To make a donation in honor of a special occasion, or in memory of a loved one, click here:
For annual notification of Yahrzeit for a family member, please register here:
Find, create, and share Jewish rituals here: 

Life Cycle

Community happens when we come together to mark the joys and sorrows of lifecycle events.  Such occasions remind us of the vital role we each play as participants in co-creating and sustaining Jewish community.  To this end, we welcome and encourage you to contact our office if you are thinking of marking a personal milestone or family lifecycle, whether it be welcoming a new baby, celebrating an adoption, thinking about conversion to Judaism, celebrating a bar/bat mitzvah, planning a wedding, marking an anniversary, healing from an illness, mourning a death, commemorating a yahrzeit, or any other important life transition.  A wonderful resource for exploring Jewish lifecycle rituals is


Bar/Bat Mitzvah

At a small congregation like Beth El, a bar or bat Mitzvah is a special day. Our B’nei Mitzvah program challenges each of our bar and bat mitzvah students to step more fully into the tradition she or he is inheriting, while helping each student create a service that reflects his or her unique self in the context of that tradition. 



Our Rabbi works with couples and officiates at weddings for members of the congregation and their families, as well as for couples from out of the area who will be getting married in Vermont, whether in Beth El’s sanctuary or in outside venues. We proudly officiate at same-sex ceremonies.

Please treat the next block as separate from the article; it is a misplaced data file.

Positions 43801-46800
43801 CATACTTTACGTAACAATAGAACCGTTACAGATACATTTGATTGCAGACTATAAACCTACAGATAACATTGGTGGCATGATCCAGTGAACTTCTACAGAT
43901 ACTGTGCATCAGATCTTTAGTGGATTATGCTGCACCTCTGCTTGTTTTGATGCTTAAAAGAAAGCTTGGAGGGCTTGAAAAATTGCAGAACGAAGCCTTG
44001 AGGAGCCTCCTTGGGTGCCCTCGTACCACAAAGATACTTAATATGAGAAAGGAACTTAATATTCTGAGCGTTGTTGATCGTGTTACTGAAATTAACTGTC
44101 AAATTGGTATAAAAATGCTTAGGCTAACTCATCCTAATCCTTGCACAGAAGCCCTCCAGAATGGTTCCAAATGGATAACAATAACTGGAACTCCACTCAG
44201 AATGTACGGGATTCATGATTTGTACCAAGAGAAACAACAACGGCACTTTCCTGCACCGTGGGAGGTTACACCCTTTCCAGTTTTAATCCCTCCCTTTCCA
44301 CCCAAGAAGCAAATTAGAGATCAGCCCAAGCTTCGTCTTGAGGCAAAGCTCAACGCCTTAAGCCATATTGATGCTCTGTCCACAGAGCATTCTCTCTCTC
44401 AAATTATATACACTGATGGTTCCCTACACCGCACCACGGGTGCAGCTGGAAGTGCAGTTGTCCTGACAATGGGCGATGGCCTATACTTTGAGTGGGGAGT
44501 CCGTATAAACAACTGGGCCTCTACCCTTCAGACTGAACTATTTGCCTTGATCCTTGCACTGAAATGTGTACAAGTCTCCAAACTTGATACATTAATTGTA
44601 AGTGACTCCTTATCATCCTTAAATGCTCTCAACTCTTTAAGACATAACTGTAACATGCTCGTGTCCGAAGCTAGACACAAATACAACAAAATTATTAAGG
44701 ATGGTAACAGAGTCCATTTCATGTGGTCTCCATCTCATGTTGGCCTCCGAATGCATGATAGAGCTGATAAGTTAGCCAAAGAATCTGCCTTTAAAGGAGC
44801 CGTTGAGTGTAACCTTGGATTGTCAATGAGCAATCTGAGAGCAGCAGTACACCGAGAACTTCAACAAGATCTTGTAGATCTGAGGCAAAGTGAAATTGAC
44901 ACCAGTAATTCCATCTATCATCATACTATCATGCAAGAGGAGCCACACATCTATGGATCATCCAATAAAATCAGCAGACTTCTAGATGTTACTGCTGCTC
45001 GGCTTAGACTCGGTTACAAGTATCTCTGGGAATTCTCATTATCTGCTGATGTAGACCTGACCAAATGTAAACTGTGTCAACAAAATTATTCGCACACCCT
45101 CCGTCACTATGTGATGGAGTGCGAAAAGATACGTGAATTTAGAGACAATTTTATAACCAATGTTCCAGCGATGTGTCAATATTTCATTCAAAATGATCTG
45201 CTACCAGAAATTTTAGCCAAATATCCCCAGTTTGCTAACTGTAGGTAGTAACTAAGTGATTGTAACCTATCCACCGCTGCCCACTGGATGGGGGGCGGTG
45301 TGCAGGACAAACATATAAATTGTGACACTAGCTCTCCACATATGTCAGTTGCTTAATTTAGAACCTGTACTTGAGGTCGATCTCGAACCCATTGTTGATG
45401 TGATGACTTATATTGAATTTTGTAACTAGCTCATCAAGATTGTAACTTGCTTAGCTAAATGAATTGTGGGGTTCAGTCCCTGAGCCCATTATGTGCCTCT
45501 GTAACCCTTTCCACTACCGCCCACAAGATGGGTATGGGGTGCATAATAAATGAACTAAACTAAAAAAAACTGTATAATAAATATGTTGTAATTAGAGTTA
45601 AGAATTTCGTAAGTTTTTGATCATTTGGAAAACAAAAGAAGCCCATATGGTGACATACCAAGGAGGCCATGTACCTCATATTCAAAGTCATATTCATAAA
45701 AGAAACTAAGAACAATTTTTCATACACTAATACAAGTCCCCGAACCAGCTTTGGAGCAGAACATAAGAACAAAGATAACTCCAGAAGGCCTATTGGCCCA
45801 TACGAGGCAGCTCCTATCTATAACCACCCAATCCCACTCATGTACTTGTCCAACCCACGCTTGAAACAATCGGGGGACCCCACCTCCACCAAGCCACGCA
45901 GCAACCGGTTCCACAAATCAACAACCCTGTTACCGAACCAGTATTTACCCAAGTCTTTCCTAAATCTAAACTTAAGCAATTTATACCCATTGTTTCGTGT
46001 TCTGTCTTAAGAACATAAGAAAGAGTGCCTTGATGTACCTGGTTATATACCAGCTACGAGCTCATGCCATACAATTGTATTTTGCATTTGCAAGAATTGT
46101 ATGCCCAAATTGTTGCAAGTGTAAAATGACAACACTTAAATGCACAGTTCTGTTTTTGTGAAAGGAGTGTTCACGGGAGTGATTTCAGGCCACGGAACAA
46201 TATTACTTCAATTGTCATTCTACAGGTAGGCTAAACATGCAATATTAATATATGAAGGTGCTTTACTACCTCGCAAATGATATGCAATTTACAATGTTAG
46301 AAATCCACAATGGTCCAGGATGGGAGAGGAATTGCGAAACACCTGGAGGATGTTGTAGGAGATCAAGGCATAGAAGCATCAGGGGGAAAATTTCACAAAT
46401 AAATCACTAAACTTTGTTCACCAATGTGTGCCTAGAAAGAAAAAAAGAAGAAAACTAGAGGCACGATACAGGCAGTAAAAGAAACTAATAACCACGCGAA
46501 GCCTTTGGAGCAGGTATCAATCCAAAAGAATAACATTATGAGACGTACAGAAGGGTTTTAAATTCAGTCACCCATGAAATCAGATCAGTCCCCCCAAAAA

Congregation Beth El maintains a men’s and women’s hevre kaddisha (burial society) to help families and assist in carrying out the ancient rites around the loss of a life in the Jewish tradition, including taharah (ritual washing and dressing of the body) and shomrim (sitting with and accompanying the body) in the hours before burial. Our Rabbi officiates at funerals both for members of the community and non-members.



Congegation Beth El maintains a beautiful and peaceful Jewish cemetery and meditation garden at Park Lawn Cemetery in Bennington. For more information about cemetery plots and policies, click on the CBE Cemetery webpage link, or contact our office.



In Judaism, it is a mitzvah to mark the yahrzeit (anniversary of the death) of our loved ones each year. Marking a yahrzeit honors the person’s memory and helps us feel connected to them in our ongoing path of mourning and remembering.  Customs for marking the yahrzeit of a love one include:


  • reciting the mourner's Kaddish during services on the preceding Sabbath. If you contact us a week in advance, we will make every effort to ensure we have a minyan for Kaddish. 

  • sponsoring a kiddush in a loved one's memory. 

  • lighting a special 24-hour candle at sundown on the eve of the yahrzeit. Contact us if you would like to pick up a yahrzeit candle from the office. 

  • making a contribution in memory of the deceased.